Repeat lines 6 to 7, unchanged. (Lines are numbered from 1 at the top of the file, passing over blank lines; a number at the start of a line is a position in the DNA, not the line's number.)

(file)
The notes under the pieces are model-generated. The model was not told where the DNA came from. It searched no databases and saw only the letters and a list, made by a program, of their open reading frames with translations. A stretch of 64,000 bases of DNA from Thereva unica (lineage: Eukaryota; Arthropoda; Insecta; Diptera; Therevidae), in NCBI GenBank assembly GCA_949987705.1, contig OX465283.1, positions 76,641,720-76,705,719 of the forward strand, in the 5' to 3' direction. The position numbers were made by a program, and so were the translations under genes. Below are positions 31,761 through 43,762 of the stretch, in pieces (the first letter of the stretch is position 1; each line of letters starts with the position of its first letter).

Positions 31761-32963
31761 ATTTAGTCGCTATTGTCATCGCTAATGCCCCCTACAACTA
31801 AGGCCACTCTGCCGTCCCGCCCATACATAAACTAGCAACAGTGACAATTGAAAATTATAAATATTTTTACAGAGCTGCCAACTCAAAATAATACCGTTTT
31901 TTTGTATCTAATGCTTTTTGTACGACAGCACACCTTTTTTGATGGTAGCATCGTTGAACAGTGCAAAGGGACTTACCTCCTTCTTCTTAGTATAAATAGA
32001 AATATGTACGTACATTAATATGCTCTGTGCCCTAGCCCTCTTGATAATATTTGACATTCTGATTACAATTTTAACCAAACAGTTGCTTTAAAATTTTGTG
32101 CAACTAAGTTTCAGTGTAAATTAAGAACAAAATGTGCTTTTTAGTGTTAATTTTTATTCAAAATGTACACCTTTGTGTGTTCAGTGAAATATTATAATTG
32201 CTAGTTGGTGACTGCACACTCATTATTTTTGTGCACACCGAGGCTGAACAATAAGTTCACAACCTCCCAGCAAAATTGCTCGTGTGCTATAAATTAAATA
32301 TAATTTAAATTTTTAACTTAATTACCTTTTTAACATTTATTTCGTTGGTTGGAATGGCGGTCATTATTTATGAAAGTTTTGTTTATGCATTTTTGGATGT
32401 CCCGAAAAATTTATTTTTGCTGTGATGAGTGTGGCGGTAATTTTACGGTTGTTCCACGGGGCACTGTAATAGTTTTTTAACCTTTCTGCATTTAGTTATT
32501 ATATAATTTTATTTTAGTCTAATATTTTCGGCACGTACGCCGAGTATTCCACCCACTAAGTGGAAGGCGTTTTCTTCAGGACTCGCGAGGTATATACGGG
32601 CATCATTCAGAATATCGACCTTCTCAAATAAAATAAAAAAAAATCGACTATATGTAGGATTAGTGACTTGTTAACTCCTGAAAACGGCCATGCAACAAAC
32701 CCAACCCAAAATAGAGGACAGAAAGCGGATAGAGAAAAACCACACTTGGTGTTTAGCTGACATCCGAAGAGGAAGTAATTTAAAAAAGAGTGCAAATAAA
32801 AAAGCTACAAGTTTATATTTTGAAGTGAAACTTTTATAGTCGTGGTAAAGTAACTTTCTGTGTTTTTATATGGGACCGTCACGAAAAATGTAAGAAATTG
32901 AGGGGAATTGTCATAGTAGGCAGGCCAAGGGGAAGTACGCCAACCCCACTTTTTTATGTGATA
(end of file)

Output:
32001 AATATGTACGTACATTAATATGCTCTGTGCCCTAGCCCTCTTGATAATATTTGACATTCTGATTACAATTTTAACCAAACAGTTGCTTTAAAATTTTGTG
32101 CAACTAAGTTTCAGTGTAAATTAAGAACAAAATGTGCTTTTTAGTGTTAATTTTTATTCAAAATGTACACCTTTGTGTGTTCAGTGAAATATTATAATTG